How Do Your Favorite Shoes Stack up? Short-term and Long-term Health Effects of Popular Types of Shoes



Peep-toe Shoes

“As long as the peep toe is not restrictive on the toes, they don’t offer any pros or cons in addition to the rest of the shoe. I love the new peep toe boots!”
–    Dr. Marlene Reid, spokesperson for the American Podiatric Medical Association

Peep-toe shoes may be OK for your feet in moderation...“These shoes can be okay if the peep-toe does not rub/irritate the toenails. If there is irritation at the nail plate/groove, this can lead to ingrown toenails.”
(Rated peep-toe shoes 8th on a 13-point scale of 1-Best :: 13-Worst)
–    Dr. Melissa Hong, podiatric expert at Crystal Lake Orthopaedic Surgery & Sports Medicine, LTD

Flip-Flops

“For the most part, flip flops are almost as bad as heels! They generally do not provide stability and usually Flip-flops are a necessity, but how often can you wear them without hurting your feet?cause the foot to function abnormally.”
–    Dr. Marlene Reid, spokesperson for the American Podiatric Medical Association

“Not my favorite shoe and these need to be worn in moderation. Tendonitis, foot/ankle sprains, trauma/injury since the foot isn’t protected by a vamp, limited arch support, and worsening of hammertoe deformity can all be attributed to wearing these shoes.”
(Rated flip-flops 11th on a 13-point scale of 1-Best :: 13-Worst)
–    Dr. Melissa Hong, podiatric expert at Crystal Lake Orthopaedic Surgery & Sports Medicine, LTD

“Whether they be the new, technologically advanced, foot-contoured, athletic styled flip-flop, or the run of the mill flip-flop, all should be worn for a limited time. The newer flip-flops on the market are contoured with a deeper heel cup and an arch so that it feels as though your feet have support. Be aware that this is generic support Tall flip flops combine the health effects of wearing flip-flops and those of wearing platform shoes.and not custom designed for the wearer. Flip-flops, as designed, should be worn for a limited time—around the pool, beach, or house. They do not offer protection to the foot in that if a person trips in them, they could catch their toe and rip off the nail or even twist the digit and sprain, or even, break the toe. Being ‘open’ in design, there is no protection if something falls onto the foot, or even to protect against a laceration or abrasion of the skin.”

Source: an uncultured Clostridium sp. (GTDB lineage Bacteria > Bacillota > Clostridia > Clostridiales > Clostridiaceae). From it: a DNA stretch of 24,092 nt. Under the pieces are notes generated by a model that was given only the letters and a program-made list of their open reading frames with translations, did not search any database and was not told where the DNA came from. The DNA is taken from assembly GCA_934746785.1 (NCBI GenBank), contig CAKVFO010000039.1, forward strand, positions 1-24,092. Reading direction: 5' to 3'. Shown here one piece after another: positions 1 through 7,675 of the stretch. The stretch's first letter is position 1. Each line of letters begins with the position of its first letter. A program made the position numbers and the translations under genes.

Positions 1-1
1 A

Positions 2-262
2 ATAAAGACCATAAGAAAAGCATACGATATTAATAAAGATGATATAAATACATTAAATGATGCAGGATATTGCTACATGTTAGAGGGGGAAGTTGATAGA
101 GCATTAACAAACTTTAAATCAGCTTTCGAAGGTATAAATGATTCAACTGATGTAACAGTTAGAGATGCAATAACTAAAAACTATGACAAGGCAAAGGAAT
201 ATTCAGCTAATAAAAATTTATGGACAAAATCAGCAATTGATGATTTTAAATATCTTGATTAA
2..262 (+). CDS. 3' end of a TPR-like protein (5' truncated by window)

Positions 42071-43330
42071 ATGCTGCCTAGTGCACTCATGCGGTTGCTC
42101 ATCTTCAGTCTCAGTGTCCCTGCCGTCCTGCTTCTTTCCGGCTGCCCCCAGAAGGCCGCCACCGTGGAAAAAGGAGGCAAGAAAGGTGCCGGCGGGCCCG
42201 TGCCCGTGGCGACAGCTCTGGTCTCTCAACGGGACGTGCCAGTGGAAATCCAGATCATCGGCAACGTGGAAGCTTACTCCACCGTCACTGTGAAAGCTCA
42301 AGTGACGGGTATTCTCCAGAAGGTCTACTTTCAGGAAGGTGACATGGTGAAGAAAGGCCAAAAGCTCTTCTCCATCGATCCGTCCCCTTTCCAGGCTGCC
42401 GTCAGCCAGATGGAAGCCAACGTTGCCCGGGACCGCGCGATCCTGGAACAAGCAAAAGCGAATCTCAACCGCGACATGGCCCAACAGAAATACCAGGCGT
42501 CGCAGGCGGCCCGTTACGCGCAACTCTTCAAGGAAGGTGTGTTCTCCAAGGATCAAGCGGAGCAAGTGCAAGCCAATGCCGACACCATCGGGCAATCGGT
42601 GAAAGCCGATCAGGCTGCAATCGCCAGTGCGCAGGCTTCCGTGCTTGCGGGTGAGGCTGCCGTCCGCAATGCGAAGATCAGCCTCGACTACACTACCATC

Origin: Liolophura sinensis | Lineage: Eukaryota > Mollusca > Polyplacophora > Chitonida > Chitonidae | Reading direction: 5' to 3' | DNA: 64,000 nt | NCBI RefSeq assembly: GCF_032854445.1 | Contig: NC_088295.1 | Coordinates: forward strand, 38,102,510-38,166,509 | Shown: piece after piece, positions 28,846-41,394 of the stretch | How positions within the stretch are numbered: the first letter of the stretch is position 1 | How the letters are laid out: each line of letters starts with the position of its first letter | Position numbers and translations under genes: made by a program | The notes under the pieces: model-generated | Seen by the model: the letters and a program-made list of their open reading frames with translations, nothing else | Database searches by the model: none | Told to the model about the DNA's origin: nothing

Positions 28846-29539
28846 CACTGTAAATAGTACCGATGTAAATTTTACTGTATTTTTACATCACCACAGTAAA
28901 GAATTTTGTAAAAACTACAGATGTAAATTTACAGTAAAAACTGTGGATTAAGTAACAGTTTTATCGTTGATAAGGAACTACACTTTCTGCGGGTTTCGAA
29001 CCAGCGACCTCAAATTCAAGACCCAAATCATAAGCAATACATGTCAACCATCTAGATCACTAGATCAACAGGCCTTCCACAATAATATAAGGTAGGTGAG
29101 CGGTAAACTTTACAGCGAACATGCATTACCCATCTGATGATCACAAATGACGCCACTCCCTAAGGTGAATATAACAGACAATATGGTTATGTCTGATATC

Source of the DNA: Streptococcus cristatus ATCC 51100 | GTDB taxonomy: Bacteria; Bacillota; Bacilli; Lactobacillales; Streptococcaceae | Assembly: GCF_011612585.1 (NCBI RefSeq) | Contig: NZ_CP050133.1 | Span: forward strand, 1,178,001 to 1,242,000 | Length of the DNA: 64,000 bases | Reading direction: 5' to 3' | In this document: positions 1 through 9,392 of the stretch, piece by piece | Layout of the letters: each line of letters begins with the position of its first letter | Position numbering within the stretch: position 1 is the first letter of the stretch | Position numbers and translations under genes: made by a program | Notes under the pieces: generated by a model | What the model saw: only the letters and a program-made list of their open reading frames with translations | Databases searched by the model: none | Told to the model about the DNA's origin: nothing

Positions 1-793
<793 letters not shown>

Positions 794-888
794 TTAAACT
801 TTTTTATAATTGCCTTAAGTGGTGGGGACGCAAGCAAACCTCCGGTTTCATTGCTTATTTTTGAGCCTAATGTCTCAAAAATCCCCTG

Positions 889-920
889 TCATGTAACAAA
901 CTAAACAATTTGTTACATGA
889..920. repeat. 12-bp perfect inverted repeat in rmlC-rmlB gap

–    Dr. Robin Ross, podiatrist and New York State Podiatric Medical Association

“Flip flops can lead to plantar fasciitis, tendonitis, broken bones, ankle sprains, cracked heels, foreign bodies.”
–    Dr. Jane Andersen, Board Certified Podiatrist in private practice in Chapel Hill, NC

Sneakers

Which shoes are best for you? Worst for you?“You can NEVER go wrong with a well fitting pair of sneakers from a health standpoint!”
–    Dr. Marlene Reid, spokesperson for the American Podiatric Medical Association

“Sneakers tend to be the best type of shoe because they have adequate arch support, a supportive non-skid sole that provides shock absorption, and a rounded/deep toebox.”
(Rated sneakers 1st on a 13-point scale of 1-Best :: 13-Worst)
–    Dr. Melissa Hong, podiatric expert at Crystal Lake Orthopaedic Surgery & Sports Medicine, LTD

Running sneakers are probably the best shoes you can wear for good foot health.“The best type of shoe gear is a ‘running’ sneaker or a very good walking shoe. A running sneaker offers the maximum amount of cushion and support and is lightweight. Those new sneakers that have a ‘lower’ heel than forefoot are not recommended because they put too much strain on the Achilles tendon and do not provide enough shock absorption when the foot his the hard ground. These types of shoes may cause an unsteady gait and may increase the chance of tripping or falling.”
–    Dr. Robin Ross, podiatrist and New York State Podiatric Medical Association

Loafers, Flats, Slippers…


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2 thoughts on “How Do Your Favorite Shoes Stack up? Short-term and Long-term Health Effects of Popular Types of Shoes

  1. Heel pain is most often caused by plantar fasciitis, a condition that is sometimes also called heel spur syndrome when a spur is present. Heel pain may also be due to other causes, such as a stress fracture, tendonitis, arthritis, nerve irritation, or, rarely, a cyst.”;-`

  2. I’m super petite and it’s hard for me to stay way from high heels and wedges,it’s the only way to add height to my small body frame… 🙁 I wish i’m tall so i can avoid these risky stilletos… 😥

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